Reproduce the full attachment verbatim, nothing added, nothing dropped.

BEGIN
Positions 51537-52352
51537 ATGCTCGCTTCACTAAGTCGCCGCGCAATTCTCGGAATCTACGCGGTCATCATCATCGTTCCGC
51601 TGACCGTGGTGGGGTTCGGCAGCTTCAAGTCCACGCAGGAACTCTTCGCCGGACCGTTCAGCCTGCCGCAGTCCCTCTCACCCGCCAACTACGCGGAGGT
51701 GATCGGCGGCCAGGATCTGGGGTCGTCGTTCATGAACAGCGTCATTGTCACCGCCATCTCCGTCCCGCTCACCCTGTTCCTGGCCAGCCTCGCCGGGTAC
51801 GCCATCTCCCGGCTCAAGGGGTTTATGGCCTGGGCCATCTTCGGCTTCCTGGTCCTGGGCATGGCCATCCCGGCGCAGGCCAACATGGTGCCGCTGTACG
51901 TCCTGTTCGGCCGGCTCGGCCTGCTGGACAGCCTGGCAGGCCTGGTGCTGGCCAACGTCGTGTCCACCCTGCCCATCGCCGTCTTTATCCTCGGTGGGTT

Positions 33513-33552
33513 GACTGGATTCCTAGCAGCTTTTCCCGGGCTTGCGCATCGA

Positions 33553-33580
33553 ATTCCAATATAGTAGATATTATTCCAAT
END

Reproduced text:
Positions 51537-52352
51537 ATGCTCGCTTCACTAAGTCGCCGCGCAATTCTCGGAATCTACGCGGTCATCATCATCGTTCCGC
51601 TGACCGTGGTGGGGTTCGGCAGCTTCAAGTCCACGCAGGAACTCTTCGCCGGACCGTTCAGCCTGCCGCAGTCCCTCTCACCCGCCAACTACGCGGAGGT
51701 GATCGGCGGCCAGGATCTGGGGTCGTCGTTCATGAACAGCGTCATTGTCACCGCCATCTCCGTCCCGCTCACCCTGTTCCTGGCCAGCCTCGCCGGGTAC
51801 GCCATCTCCCGGCTCAAGGGGTTTATGGCCTGGGCCATCTTCGGCTTCCTGGTCCTGGGCATGGCCATCCCGGCGCAGGCCAACATGGTGCCGCTGTACG
51901 TCCTGTTCGGCCGGCTCGGCCTGCTGGACAGCCTGGCAGGCCTGGTGCTGGCCAACGTCGTGTCCACCCTGCCCATCGCCGTCTTTATCCTCGGTGGGTT

Positions 33513-33552
33513 GACTGGATTCCTAGCAGCTTTTCCCGGGCTTGCGCATCGA

Positions 33553-33580
33553 ATTCCAATATAGTAGATATTATTCCAAT